This book is not for the squeamish, the religiose or the prudish. Surprising perhaps, seeing that it is the autobiography of a physician; but then Geoffrey Dean is no ordinary physician. Brought up in Liverpool in a family with Irish ancestry, he seemed set on a standard medical career, but not liking the scramble for places on the professional ladder in Britain after the war, he went to seek his fortune in South Africa, leaving a newly wed wife with her parents. The gods, it is said, help those who help themselves and this has seldom been illustrated more clearly than by the incidents that set Geoffrey on his feet as a consultant physician in Port Elizabeth with his membership of the Royal College of Physicians but no previous consultant appointment.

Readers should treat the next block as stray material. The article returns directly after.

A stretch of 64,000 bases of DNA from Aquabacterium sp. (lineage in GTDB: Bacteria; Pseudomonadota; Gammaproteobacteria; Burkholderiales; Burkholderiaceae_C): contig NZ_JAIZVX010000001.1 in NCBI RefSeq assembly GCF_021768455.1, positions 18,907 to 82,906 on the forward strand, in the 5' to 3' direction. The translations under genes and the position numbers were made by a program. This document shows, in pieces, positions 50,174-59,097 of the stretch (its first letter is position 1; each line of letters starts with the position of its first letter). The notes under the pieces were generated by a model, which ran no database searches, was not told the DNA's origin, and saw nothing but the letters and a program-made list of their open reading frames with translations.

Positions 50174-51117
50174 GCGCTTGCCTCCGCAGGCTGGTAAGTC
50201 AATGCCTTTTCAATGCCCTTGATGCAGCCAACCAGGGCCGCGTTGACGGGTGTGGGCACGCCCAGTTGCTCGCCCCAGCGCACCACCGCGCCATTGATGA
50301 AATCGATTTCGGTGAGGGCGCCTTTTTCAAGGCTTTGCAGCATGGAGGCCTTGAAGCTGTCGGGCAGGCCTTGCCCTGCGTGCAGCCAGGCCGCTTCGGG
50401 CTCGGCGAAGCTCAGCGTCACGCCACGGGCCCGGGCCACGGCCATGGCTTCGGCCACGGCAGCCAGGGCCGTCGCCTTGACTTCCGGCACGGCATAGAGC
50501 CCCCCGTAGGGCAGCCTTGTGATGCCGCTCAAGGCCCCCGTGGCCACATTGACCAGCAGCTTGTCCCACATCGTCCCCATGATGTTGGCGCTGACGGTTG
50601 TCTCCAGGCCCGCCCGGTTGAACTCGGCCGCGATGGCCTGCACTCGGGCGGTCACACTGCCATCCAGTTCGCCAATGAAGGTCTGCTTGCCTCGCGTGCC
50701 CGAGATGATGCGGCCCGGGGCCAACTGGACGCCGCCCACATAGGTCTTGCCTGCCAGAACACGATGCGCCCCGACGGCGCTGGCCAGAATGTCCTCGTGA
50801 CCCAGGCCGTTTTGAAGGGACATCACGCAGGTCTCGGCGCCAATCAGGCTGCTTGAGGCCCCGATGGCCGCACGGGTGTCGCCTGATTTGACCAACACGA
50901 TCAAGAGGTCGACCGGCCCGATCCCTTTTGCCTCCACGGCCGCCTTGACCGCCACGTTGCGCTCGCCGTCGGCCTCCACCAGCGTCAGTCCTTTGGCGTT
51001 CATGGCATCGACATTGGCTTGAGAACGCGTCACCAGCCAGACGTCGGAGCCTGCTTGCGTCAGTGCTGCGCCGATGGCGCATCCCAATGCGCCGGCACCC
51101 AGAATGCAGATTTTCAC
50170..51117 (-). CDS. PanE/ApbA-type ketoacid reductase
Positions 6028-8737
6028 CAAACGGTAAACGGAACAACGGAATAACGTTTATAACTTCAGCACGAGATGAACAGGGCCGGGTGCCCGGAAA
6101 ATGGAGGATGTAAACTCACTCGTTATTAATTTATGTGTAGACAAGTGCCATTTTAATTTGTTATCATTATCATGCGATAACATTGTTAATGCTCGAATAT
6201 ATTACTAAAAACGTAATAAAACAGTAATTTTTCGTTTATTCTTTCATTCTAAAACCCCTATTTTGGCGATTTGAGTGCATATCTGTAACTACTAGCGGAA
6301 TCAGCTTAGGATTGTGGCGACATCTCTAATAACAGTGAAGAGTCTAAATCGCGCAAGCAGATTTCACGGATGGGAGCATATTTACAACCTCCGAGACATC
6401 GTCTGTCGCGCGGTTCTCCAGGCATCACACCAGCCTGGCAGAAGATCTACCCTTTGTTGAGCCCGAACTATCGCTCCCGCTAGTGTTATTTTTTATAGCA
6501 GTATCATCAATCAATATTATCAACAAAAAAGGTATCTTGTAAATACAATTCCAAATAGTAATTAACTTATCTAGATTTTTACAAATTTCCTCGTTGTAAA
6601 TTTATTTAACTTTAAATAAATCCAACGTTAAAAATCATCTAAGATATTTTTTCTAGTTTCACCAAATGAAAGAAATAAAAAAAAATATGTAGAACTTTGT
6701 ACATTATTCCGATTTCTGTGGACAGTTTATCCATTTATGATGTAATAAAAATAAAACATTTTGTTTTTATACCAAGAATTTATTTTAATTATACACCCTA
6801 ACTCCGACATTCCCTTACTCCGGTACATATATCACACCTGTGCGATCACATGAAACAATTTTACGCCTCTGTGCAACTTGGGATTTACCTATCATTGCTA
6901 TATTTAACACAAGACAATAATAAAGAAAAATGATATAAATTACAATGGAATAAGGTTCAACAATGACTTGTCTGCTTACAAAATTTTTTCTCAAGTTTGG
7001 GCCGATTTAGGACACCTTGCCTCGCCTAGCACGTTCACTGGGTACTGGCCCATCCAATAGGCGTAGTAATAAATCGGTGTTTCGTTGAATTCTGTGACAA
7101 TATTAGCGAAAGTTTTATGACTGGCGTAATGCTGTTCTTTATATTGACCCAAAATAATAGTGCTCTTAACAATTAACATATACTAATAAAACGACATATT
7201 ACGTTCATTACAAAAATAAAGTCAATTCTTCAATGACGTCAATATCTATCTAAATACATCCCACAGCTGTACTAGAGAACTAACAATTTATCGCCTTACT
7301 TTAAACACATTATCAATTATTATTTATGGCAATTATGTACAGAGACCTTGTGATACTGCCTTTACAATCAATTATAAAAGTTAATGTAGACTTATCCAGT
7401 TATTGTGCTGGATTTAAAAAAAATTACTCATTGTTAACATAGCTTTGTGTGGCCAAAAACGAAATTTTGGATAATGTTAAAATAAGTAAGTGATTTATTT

But if he was fortunate in the way he got established locally, it was Geoffrey's own perspicacity that led him to follow through the strange attacks of paralysis that had baffled colleagues and to discover a new strain of porphyria that affected thousands of the descendants of one of the early Dutch settlers, just as it had earlier led him and a colleague to the discovery of cylinders of oil contaminated with orthotricresyl phosphate that were causing Liverpool dock workers to develop peripheral paralysis.
No one who reads this book can fail to be enriched by it, by the insight gained into the pressures on the crews of RAF bombers, the procedures by which medical discoveries are made, the extent of the cover-up of police atrocities during the apartheid era in South Africa, and the effects of personal tragedy on religious belief. Geoffrey Dean's historical hero is Thomas More and I leave it to the reader to decide whether Geoffrey has succeeded in his aim of also being a ‘man for all seasons’.
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